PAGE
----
Here's Trump's public schedule for tomorrow. (Public schedules don't include all of a president's activities.) pic.twitter.com/6cftOPtPLQ— Daniel Dale (@ddale8) April 22, 2020
It’s 1:21 p.m. CA time, and 4:21 p.m. D.C. time, chances are the presser aka campaign rally will start sometime after 5:30 p.m. D.C. time.
I will be having a White House Press Conference today at 5:45 P.M. Thank you!— Donald J. Trump (@realDonaldTrump) April 22, 2020
The tweet pushing back the press conference was sent at 4:53 p.m. D.C. time. 🙄
Aside from the typical questions, focused on the reopening of the economy and testing, we can expect statements and questions relating to President Impeached tweeting his permission for the U.S. Navy to “shoot down and destroy,” Iranian gunboats.
President Impeached is also at some point on Wednesday expected to sign an EO that suspends immigration for 60 days. The EO will not effect temporary entry immigrates.
As the News Blender explained in Trump Tweets for Wednesday the Impeached President said the CDC Director was misquoted by CNN, who reported on an interview given to the Washington Post, that the fall coronavirus second wave might be worse than now. Robert Redfield the CDC Director explained to the Post, that this was because we would also be experiencing the seasonal flu. President Impeached had stated in his tweet that Redfield would be issuing a statement, the statement at this time does not exist.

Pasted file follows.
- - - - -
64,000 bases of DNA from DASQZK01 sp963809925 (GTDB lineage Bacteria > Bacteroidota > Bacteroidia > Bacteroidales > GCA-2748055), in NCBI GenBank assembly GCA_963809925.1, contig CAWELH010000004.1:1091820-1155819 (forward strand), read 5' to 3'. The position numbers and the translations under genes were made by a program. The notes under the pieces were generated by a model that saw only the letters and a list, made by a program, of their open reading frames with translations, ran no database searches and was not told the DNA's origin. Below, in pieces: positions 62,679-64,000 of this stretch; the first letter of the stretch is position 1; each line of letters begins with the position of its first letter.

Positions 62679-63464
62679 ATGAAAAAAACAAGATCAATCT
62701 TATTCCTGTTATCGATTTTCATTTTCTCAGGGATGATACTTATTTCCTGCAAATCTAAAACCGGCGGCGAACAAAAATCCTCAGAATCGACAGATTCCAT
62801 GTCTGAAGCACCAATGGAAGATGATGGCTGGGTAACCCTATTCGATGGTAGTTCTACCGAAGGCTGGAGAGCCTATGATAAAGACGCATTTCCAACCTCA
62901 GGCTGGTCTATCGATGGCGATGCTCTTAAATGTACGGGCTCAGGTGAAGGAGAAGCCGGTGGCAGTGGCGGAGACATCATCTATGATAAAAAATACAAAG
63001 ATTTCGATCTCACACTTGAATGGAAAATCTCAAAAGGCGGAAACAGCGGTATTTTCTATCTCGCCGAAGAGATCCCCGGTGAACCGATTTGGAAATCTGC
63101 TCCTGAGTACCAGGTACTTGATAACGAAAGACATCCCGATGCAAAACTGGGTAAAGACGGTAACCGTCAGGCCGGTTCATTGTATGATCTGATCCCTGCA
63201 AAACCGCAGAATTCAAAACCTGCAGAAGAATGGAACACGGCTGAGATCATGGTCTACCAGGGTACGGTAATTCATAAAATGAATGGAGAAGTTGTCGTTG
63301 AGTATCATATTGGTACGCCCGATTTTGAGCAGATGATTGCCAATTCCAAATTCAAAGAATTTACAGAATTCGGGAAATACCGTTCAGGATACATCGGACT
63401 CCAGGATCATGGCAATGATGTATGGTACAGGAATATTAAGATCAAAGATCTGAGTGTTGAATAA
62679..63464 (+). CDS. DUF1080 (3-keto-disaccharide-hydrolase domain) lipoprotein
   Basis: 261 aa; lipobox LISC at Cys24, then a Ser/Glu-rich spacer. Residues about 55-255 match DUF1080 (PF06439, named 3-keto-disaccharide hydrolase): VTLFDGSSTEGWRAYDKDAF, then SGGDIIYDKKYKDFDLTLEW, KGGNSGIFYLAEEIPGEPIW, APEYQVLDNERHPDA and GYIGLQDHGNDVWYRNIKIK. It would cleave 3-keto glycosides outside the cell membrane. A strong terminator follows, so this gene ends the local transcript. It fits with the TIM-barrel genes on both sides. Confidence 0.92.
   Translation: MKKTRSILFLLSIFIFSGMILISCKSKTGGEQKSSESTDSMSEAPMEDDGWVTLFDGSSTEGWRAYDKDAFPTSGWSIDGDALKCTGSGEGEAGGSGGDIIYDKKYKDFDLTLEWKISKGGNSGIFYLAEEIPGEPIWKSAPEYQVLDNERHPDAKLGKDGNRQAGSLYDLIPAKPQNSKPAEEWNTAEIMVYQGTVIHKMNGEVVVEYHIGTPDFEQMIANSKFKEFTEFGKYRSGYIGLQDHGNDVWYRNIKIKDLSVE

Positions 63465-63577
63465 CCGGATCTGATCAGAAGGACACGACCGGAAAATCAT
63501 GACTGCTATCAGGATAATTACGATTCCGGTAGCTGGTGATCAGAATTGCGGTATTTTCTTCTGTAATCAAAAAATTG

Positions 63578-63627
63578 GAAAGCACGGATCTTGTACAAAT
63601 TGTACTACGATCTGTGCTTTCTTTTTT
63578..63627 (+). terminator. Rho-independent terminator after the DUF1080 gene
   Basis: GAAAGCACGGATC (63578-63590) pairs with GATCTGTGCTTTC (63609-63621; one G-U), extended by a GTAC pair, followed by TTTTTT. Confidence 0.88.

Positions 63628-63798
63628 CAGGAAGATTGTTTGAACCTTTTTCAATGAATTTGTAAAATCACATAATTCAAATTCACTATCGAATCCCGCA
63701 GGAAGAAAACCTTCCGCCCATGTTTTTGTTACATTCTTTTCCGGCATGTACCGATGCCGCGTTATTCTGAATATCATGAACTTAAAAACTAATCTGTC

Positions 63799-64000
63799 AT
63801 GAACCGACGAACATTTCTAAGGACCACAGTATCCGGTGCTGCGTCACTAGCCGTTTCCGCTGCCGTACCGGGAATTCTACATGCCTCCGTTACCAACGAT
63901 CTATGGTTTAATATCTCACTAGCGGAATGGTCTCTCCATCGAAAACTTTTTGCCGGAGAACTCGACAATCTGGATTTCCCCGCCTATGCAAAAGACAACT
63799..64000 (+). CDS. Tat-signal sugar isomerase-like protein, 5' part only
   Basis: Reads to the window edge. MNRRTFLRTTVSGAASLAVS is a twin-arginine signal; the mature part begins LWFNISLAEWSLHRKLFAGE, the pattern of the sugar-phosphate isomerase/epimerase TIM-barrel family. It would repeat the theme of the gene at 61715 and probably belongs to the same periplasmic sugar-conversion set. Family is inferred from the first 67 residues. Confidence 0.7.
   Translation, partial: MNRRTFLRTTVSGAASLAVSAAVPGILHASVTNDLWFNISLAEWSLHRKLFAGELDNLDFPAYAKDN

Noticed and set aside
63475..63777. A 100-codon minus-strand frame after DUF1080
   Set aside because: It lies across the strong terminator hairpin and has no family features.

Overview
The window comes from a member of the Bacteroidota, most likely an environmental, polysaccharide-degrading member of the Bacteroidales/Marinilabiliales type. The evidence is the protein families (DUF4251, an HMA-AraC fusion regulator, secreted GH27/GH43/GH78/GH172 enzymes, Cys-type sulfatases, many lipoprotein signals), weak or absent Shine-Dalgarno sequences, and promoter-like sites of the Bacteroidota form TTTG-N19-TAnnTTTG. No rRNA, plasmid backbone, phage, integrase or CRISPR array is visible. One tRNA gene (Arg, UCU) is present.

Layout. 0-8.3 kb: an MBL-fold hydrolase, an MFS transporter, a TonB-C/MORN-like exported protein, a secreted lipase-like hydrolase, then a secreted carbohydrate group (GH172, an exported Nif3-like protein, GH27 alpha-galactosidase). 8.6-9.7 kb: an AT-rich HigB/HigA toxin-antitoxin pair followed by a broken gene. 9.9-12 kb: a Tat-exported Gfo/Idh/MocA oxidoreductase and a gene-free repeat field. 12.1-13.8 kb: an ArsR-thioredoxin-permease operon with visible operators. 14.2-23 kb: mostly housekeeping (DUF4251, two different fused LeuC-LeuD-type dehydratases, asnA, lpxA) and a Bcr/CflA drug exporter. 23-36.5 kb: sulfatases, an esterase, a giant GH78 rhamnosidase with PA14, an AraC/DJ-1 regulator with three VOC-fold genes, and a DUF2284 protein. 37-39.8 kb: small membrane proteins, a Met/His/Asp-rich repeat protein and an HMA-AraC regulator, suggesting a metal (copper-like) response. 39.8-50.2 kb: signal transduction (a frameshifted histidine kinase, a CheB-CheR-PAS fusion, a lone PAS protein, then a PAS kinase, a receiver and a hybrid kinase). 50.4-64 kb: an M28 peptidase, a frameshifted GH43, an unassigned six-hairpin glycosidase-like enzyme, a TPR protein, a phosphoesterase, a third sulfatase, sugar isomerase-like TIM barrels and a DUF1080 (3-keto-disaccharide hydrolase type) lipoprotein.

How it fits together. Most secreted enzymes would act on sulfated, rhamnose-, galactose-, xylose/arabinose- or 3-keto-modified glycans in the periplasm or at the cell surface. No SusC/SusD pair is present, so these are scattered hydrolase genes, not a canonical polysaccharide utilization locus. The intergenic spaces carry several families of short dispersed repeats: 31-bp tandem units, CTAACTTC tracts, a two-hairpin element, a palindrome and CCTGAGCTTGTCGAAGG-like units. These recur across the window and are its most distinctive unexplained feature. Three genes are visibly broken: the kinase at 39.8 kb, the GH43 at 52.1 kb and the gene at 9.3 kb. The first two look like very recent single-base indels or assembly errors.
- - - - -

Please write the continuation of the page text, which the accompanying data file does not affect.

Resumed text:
During Tuesday’s briefing President Impeached said that Harvard University should return money granted to them by the PPP, he was going to demand the money be given back.
Trump announces seemingly spontaneously that he will demand Harvard give back coronavirus funds it received pic.twitter.com/hMSlurXhyf— Aaron Rupar (@atrupar) April 21, 2020
He carried out his demand via Twitter Tuesday evening.
Harvard should give back the money now. Their whole “endowment” system should be looked at! https://t.co/LcjOcsnCWT— Donald J. Trump (@realDonaldTrump) April 22, 2020
Harvard issued a 5 tweet statement responding to the demand.
(1/5) Harvard did not apply for, nor has it received any funds through the U.S. Small Business Administration’s Paycheck Protection Program (PPP) for small businesses. Reports saying otherwise are inaccurate.— Harvard University (@Harvard) April 21, 2020
(2/5) President Trump is right that it would not have been appropriate for our institution to receive funds that were designated for struggling small businesses.— Harvard University (@Harvard) April 21, 2020
(3/5) Like most colleges and universities, Harvard has been allocated funds as part of the CARES Act Higher Education Emergency Relief Fund.— Harvard University (@Harvard) April 21, 2020
(4/5) Harvard has committed that 100% of these emergency higher education funds will be used to provide direct assistance to students facing urgent financial needs due to the COVID-19 pandemic.— Harvard University (@Harvard) April 21, 2020
(5/5) This financial assistance will be on top of the support the University has already provided to students – including assistance with travel, providing direct aid for living expenses to those with need, and supporting students’ transition to online education.— Harvard University (@Harvard) April 21, 2020